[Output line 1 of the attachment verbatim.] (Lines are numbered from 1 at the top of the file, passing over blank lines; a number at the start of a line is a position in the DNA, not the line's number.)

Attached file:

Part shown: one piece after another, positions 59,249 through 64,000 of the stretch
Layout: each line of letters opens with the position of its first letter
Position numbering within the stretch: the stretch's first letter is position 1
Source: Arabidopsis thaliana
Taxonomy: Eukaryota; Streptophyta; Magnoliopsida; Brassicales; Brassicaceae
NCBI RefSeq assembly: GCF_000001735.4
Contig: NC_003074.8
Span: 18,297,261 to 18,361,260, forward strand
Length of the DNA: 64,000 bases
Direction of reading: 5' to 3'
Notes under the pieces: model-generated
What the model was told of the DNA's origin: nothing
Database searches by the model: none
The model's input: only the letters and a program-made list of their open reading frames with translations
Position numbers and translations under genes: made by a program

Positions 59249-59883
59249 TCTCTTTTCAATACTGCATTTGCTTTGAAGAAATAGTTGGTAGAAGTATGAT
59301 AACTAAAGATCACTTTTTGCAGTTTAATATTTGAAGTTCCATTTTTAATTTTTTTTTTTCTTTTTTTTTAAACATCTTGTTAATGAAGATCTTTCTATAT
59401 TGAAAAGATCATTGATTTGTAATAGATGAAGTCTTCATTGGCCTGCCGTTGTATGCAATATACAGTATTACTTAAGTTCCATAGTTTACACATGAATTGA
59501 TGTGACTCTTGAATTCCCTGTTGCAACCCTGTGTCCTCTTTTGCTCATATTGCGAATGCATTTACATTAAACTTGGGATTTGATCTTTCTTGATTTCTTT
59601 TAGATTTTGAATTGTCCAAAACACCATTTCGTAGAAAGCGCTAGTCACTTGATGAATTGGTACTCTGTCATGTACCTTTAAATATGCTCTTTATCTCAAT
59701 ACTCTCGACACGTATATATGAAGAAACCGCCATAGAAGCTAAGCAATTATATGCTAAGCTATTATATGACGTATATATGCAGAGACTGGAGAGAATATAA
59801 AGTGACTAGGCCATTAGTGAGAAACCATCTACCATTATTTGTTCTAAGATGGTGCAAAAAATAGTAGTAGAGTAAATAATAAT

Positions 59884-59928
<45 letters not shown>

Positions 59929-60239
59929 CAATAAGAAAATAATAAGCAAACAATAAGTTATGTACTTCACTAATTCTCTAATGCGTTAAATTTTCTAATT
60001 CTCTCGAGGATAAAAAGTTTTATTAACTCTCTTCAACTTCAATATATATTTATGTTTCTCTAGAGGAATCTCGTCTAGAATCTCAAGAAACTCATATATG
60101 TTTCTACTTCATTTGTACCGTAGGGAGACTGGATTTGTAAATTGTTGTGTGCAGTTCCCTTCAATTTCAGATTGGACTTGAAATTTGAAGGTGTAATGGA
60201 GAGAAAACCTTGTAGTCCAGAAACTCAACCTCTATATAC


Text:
Part shown: one piece after another, positions 59,249 through 64,000 of the stretch